French win new scientific inquiry into safety of British beef

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The Independent Online
BRITAIN UNEXPECTEDLY agreed last night to a wide ranging new scientific study on the safety of its beef exports in what will be seen as a big concession to France.

The move, inevitably means further delay for the return of British beef to the French market. The plan was agreed after three hours of talks in Brussels last night.

Experts from Britain France and the European Commission will start work on Friday discussing the central elements of the British beef export scheme. The move was announced in a joint statemnt with the French minister for agriculture Jean Glavany and health minister Dominique Gillot. Mr Glavany however declined to give any committment that the French beef ban, ruled illegal by the European Commission, will be lifted.

The announcement will come as a surprise to British farmers following last weeks clean bill of health from EU scientists for British beef. Now the scientists will begin to study five areas of concern raised by France.

Last night the agriculture minister Nick Brown stressed that the UK has not made any concessions as yet adding "these are technical issues. It seems to me fair to explore them. We are talking about days and not a lengthy process".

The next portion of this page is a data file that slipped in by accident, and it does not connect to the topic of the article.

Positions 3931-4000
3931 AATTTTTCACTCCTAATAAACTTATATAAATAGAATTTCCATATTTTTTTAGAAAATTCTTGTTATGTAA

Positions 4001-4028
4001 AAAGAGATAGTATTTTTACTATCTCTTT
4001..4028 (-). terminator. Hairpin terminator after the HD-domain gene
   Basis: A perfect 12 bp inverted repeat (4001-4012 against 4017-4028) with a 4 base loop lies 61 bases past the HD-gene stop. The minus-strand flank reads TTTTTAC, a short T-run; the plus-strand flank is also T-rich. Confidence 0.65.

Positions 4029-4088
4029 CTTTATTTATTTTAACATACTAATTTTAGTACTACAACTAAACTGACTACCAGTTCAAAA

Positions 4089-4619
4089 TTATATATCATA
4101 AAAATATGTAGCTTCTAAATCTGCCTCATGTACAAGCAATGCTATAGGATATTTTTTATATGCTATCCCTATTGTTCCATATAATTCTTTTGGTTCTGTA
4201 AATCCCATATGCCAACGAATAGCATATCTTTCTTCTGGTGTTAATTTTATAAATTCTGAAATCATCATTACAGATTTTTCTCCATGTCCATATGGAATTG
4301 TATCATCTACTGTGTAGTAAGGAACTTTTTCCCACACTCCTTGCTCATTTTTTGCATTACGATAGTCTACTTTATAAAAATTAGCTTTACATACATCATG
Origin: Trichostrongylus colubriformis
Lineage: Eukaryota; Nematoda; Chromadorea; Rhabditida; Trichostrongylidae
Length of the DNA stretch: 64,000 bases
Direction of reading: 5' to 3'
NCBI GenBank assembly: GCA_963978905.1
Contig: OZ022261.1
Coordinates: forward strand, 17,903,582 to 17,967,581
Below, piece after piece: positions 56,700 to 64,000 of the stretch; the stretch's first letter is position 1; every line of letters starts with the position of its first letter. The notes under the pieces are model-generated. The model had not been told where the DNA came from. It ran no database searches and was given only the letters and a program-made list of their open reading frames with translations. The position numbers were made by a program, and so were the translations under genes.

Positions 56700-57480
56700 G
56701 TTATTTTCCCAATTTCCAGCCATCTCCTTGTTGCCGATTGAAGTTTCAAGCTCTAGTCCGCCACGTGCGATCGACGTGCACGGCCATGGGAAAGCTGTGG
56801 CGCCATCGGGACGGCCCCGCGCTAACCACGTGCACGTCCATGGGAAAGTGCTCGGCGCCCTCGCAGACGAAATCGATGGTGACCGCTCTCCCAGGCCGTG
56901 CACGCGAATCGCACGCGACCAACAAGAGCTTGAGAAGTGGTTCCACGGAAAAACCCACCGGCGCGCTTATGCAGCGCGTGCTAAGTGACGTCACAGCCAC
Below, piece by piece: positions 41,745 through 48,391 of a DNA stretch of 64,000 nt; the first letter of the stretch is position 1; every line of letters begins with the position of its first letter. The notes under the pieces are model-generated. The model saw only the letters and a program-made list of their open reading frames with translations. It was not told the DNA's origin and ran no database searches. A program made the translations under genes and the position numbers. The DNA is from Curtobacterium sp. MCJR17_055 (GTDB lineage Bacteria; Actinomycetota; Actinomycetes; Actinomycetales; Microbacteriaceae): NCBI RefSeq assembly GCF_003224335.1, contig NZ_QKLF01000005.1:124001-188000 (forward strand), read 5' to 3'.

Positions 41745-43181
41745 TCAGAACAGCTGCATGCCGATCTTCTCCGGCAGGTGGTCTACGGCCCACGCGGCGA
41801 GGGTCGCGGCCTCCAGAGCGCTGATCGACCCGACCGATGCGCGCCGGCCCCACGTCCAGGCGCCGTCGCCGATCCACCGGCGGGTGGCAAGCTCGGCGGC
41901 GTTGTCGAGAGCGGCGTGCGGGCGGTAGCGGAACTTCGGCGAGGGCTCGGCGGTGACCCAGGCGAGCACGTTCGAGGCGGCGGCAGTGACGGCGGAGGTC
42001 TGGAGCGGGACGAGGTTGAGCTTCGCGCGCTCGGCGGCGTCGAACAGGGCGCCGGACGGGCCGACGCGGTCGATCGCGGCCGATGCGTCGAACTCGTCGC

The statement said: "We have drawn up a method to emerge from crisis as quickly as possible by identifying five points - traceability, testing, derived products, controls and labelling - worthy of being looked at by our experts over the next few days We undertake this approach in a constructive spirit and a common will to assure the public health of our citizens".

This was the first face-to-face meeting between the British and French agriculture ministers since the beginning of the bitter dispute between the two countries. While a negotiated settlement was expected, few predicted the extent of the concessions agreed to by Mr Brown.

The meeting came after a series of discussions with the European commissioner for health and consumer safety, David Byrne, who shuttled between the two ministers.

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